The Retirement Income Review needs to assess the value of financial advice before and after retirement across portfolio, financial, and emotional outcomes, Vanguard believes.
In a submission to the review, Vanguard said some of its recent research in the US found that advice led to more appropriate portfolio outcomes relative to the experience of unadvised investors – such as improved diversification – and that the improved emotional component was a significant driver of overall outcomes.
“A similar exercise in Australia, if possible, would provide insights into the cohesion of the system,” it said.
Vanguard also said the value of advice assessment needed to find out whether the current advice framework of general information, general advice and personal advice, along with corresponding restrictions of product and service providers to household and individual information aligned with delivering the purpose of the retirement income system.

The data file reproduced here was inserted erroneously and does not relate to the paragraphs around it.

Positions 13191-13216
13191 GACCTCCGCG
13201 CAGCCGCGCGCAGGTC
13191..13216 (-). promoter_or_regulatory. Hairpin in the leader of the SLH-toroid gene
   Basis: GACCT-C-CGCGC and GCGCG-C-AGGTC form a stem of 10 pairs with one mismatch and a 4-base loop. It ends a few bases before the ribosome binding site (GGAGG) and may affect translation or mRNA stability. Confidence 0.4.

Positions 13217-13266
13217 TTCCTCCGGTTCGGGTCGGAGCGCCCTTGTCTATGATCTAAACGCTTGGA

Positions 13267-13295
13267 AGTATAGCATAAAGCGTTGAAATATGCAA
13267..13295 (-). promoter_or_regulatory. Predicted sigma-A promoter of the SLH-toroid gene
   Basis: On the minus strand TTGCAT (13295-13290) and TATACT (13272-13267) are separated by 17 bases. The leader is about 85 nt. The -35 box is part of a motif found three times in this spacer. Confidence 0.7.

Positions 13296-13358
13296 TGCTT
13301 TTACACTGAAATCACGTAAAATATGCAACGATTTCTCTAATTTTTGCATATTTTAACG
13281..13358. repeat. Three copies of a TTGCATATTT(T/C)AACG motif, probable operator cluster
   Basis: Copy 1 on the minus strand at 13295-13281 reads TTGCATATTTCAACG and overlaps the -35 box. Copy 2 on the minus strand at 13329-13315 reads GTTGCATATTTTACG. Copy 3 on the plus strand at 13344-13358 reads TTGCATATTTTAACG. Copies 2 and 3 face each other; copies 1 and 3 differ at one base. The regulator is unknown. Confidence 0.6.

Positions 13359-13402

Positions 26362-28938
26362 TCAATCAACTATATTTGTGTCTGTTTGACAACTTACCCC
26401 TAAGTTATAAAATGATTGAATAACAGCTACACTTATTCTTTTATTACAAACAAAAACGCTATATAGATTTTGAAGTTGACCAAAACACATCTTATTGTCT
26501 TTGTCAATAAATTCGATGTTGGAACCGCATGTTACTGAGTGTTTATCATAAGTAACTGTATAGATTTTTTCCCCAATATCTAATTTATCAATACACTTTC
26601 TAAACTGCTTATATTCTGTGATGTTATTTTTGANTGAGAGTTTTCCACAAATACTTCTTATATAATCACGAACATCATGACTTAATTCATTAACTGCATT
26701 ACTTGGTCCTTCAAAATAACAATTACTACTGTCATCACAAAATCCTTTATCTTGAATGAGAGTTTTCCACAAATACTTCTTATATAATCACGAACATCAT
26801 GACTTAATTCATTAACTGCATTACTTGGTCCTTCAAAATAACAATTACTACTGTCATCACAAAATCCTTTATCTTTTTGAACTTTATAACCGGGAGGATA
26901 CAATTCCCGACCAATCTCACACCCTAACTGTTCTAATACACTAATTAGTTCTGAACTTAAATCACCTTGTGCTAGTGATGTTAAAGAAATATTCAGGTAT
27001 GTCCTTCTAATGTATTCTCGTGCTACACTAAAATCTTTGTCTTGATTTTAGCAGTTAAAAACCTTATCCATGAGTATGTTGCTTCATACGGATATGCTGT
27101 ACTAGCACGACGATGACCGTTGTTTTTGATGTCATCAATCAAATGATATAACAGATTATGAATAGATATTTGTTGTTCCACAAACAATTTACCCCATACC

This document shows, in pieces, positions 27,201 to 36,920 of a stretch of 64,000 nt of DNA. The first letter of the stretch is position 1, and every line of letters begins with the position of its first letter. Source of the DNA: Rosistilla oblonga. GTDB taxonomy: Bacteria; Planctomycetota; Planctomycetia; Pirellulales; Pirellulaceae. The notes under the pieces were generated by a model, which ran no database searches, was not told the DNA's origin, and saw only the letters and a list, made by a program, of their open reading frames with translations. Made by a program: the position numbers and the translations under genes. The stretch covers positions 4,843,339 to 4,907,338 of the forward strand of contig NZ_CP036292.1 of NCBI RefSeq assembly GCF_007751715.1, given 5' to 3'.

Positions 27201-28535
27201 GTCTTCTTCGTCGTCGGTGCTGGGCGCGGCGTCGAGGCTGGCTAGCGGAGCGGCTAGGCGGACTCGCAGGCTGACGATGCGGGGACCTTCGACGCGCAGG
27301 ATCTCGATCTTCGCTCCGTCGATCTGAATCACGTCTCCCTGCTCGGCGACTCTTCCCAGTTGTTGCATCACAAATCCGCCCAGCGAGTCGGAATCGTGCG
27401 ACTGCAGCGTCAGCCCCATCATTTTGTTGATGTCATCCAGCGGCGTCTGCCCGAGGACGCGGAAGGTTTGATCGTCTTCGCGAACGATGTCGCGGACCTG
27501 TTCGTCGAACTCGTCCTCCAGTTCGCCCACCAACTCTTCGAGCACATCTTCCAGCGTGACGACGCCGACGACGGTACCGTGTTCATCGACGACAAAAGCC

“Treasury, for example, in its Retirement Income Covenant Paper recognises in principle seven that ‘the specific preferences and characteristics of an individual member may affect their optimal retirement income solution’ and to meet this advice may be necessary,” it said.
“It raised that key factors, such as marital status and age pension eligibility could be brought into scaled advice provisions.
“In Vanguard’s experience, factors such as these can have a significant impact on strategy recommendations, and therefore it would be valuable for the review to consider ways to make such information more generally available to deliver strong outcomes.”